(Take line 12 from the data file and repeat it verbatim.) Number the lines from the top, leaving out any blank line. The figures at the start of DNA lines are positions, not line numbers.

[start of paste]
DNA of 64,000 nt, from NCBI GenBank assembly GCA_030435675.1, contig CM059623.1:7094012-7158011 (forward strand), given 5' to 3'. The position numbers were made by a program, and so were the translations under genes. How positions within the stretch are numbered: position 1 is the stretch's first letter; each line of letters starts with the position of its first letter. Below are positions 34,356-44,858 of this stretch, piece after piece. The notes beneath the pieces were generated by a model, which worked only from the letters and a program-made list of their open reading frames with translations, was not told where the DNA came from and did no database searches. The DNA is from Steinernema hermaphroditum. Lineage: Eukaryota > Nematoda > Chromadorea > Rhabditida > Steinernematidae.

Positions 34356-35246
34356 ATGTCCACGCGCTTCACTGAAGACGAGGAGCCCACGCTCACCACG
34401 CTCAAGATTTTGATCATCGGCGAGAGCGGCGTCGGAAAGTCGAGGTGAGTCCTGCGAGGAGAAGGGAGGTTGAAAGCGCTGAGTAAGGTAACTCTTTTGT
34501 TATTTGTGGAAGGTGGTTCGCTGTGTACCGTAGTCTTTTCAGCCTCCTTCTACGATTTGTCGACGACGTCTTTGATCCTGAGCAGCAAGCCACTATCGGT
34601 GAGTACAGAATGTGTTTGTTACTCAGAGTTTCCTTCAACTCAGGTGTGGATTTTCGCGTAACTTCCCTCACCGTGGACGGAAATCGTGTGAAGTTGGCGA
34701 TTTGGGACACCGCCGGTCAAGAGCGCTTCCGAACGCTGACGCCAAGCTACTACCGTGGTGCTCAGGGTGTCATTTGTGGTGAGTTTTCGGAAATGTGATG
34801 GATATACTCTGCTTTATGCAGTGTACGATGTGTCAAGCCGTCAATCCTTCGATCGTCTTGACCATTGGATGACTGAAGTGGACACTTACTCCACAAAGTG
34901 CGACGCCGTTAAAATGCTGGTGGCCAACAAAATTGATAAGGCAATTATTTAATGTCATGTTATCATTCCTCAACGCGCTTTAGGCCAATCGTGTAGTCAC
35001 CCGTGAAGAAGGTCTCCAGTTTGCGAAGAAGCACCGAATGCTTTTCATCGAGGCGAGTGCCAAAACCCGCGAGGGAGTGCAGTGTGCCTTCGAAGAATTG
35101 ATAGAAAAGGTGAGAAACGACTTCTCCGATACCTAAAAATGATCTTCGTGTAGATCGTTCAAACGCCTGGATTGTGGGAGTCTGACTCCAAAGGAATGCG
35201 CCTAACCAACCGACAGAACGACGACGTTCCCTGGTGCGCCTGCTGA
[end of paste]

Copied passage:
35201 CCTAACCAACCGACAGAACGACGACGTTCCCTGGTGCGCCTGCTGA